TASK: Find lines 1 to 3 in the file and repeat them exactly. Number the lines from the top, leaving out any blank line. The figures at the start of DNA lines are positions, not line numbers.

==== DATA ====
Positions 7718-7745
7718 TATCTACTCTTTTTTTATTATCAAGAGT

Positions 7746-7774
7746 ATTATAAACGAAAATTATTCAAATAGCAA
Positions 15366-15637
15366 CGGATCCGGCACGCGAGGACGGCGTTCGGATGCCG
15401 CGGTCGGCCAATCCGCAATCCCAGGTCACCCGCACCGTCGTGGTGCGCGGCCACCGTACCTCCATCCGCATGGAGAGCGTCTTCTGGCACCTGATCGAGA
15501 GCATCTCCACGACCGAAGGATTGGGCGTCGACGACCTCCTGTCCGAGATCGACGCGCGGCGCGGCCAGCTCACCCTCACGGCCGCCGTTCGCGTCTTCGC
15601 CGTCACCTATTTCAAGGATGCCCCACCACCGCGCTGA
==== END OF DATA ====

Positions 7718-7745
7718 TATCTACTCTTTTTTTATTATCAAGAGT

Positions 7746-7774